Brexit - Likely Implications for IP Rights
The Brexit vote has no immediate effect on UK IP rights, but it will eventually require separate consideration when seeking to obtain rights within the European region...
The recent vote which favoured the United Kingdom leaving the European Union has opened up a range of options for legislative changes and the resultant consequences will affect many activities.
The current uncertainty about the likely changes also extends to the timeframe in which the changes will be effected. The Article 50 exit mechanism specifies that the UK would leave the EU at the earlier of the withdrawal agreement coming into force or two years after the date of its notification of withdrawal. However, this period can be extended by unanimous decision of the Council in agreement with the UK government. Given the complexity of the task many commentators consider that negotiations will take over two years and possibly up to 10 years.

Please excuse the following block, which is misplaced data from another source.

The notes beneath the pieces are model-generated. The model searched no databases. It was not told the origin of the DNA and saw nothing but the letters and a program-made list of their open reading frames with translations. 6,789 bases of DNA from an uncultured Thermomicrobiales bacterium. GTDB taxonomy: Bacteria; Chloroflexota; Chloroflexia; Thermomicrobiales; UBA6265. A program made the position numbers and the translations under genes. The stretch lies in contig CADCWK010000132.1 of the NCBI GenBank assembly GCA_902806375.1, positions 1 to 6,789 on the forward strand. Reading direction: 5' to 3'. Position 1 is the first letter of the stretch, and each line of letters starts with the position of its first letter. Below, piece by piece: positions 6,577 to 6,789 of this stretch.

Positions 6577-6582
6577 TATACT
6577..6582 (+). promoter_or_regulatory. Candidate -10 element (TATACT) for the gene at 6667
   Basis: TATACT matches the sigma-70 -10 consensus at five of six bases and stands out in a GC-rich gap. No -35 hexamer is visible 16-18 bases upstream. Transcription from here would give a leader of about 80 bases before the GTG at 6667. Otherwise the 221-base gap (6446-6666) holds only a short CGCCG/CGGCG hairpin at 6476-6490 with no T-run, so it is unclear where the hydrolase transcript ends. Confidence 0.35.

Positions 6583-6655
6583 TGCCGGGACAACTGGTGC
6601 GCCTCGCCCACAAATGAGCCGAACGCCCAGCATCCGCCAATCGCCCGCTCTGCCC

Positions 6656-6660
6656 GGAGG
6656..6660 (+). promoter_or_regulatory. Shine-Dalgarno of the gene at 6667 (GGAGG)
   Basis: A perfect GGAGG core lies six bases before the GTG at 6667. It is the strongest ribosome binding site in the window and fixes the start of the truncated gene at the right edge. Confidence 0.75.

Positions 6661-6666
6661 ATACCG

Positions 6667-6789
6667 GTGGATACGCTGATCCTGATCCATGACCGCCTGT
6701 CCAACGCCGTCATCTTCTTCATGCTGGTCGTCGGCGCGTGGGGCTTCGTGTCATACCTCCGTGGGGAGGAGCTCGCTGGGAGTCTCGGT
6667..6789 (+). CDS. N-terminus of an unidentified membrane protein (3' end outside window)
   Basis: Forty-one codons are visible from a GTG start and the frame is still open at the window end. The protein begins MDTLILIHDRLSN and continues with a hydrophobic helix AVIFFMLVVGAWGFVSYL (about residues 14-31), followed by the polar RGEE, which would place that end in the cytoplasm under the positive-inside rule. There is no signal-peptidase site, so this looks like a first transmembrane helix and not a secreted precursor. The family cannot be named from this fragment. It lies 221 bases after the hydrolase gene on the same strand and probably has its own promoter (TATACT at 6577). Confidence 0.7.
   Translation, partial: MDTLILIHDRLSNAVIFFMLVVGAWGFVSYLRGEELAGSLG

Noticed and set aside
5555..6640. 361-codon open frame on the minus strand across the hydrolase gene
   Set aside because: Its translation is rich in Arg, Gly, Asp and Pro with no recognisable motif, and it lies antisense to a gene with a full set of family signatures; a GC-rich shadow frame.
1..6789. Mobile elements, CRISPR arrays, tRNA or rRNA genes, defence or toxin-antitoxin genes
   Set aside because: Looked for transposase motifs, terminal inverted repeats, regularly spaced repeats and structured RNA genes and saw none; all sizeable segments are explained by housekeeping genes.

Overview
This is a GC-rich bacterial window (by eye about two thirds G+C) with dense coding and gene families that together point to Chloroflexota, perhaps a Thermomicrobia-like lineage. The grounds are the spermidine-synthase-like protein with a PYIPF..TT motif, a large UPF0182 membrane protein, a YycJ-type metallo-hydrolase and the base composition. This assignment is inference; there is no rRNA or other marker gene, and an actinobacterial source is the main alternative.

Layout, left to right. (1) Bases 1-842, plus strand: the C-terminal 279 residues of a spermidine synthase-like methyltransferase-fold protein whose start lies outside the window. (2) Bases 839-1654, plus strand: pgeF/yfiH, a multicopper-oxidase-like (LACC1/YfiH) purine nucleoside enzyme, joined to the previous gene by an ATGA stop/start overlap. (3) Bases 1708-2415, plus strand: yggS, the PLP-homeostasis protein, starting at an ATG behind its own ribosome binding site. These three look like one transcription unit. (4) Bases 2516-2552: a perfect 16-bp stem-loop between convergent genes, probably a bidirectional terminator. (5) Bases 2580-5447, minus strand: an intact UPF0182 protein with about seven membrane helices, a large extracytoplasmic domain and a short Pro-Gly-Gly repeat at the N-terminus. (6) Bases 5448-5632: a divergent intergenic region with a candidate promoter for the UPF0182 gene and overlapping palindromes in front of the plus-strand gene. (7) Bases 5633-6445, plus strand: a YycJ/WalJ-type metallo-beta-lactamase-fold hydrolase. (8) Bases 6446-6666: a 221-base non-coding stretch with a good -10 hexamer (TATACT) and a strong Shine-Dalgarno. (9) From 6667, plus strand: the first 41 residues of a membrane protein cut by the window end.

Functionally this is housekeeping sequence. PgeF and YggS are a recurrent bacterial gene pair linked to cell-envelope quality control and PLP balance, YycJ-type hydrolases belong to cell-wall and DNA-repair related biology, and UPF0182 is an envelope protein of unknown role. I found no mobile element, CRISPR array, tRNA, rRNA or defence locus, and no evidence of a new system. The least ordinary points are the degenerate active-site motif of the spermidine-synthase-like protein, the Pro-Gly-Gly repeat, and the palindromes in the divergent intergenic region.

Until the withdrawal agreement is finalised or comes into effect by default the current intellectual property rights in the UK and EU will remain unchanged by the vote.
Given that the European Patent Convention (EPC) is not part of the EU, UK businesses and individuals will still be able to file patents via the EPC. However, given that membership of the EU is necessary for the forthcoming Unitary Patent (and Unified Patent Court), EPC patents will need to continue being validated in the UK to have effect there.
In contrast, EU registered trade marks and designs currently automatically cover the United Kingdom. This path to obtaining such IP rights in the United Kingdom will no longer be available once the exit takes effect. Yet to be decided is what status such EU applications and registration prior to the exit taking effect will have after it takes effect. However, it would appear likely that a pragmatic solution will apply, such as transitional arrangements specifying that the rights will (automatically) convert into UK applications and registrations.